• 63 below the surface may not be removed by a transverse jet and consequently forms an integral part of the interaction. In addition to an experimental study of the above- surface vapor, a theoretical investigation was carried out to obtain a clearer picture of events in the flare zone, using a model for the vapor/beam interaction [3]. Bulk Zone: Below surface processes have not been monitored during interac- tions and so observations are restricted the final condition of the workpiece. Etched crater cross-sections show that depth of liquid layer on hole walls are typically of the order of 10−5 m [4]. This depth provides an indication of the domain of the bulk zone in which conduction effects dominate over material motion effects. The principal problems associated with the analysis of this zone is the transient heat conduction effects which arise when some of the energy deposited in the hole wall surface skin diffuses into the bulk, preceding the advance of the hole walls. Although the process is similar at all points of the hole boundary, the region of the interface zone is of particular interest since here the hole wall velocity and energy deposition rate have their maximum values and this combination produces large temperature changes over small distances. 4.2 Measurement of Some Plasma Characteristics in Laser Drilling Interaction mechanism is complex and involves with complicated mathematical modeling, which may not be solved without making many assumptions and sim- plifications. Consequently, experimental data for the characteristics of the evapo- rating front are useful for improved understanding of the drilling process. 4.2.1 Laser An Nd:YAG laser delivering pulses at 1.48 ms and energy range 15–25 J was employed to irradiate the workpiece surface. A lens of 51 mm focal length was used to focus the laser beam. The focal position of the laser beam was set to obtain the best hole drilling. Copper and nickel were used as workpiece material. 300 µm Probe Tip Fig. 4.2  Photograph of a Langmuir probe 4.1  Geometric Structures of Plasma Plume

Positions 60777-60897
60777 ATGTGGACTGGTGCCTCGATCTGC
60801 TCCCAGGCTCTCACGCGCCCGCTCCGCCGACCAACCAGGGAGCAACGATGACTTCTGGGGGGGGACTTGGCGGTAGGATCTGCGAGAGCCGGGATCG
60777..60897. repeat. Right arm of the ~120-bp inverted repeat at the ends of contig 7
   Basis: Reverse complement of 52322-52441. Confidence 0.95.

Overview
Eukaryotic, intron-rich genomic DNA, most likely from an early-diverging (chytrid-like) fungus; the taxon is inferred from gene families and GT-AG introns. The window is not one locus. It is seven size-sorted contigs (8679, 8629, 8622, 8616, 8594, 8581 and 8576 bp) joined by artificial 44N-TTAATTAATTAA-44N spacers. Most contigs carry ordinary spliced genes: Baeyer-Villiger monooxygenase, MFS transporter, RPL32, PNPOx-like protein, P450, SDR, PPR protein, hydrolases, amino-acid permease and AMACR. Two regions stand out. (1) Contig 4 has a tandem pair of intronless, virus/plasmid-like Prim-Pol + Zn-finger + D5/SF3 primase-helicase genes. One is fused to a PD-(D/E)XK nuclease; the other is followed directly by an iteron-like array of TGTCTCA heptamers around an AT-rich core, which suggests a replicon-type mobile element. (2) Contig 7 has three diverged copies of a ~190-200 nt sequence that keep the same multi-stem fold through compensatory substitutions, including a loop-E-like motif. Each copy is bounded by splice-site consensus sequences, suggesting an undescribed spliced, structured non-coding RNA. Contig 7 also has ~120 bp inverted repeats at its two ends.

• 64 4  Laser Drilling and Plasma Formation at the Surface 4.2.2 Langmuir Probe A single-plane Langmuir probe was used (Fig. 4.2). The probe consisted of a tung- sten wire of 30 μm sealed inside a glass tube of 0.2 mm diameter at the tip. This cross section prevented the disturbances to the vapor front that may be caused by probes of large diameter. The tip of the probe was set in a position near the edge of the laser irradiated spot. The probe was arranged to move in the transverse direc- tion. This enabled probe to monitor vapor plume size. The probe surface was fre- quently cleaned during the experiments in order to reduce the effect of deposits on the tip of the probe. The Langmuir probe was connected to an electronic circuit and oscilloscope to display the ionization characteristics of the vapor front. The circuit diagram is shown in Fig. 4.3. The current–voltage characteristics by the ionization state of the vapor front were determined by varying the circuit supply voltage by 1 V incre- ments from −12 to +6 V. The typical probe output is shown in Fig. 4.4. The details Fig. 4.3  Electronic circuit diagram for the Langmuir probe Fig. 4.4  The Langmuir probe and laser output 25 ms Langmuir Probe Output Laser Output Probe Voltage = + 1 V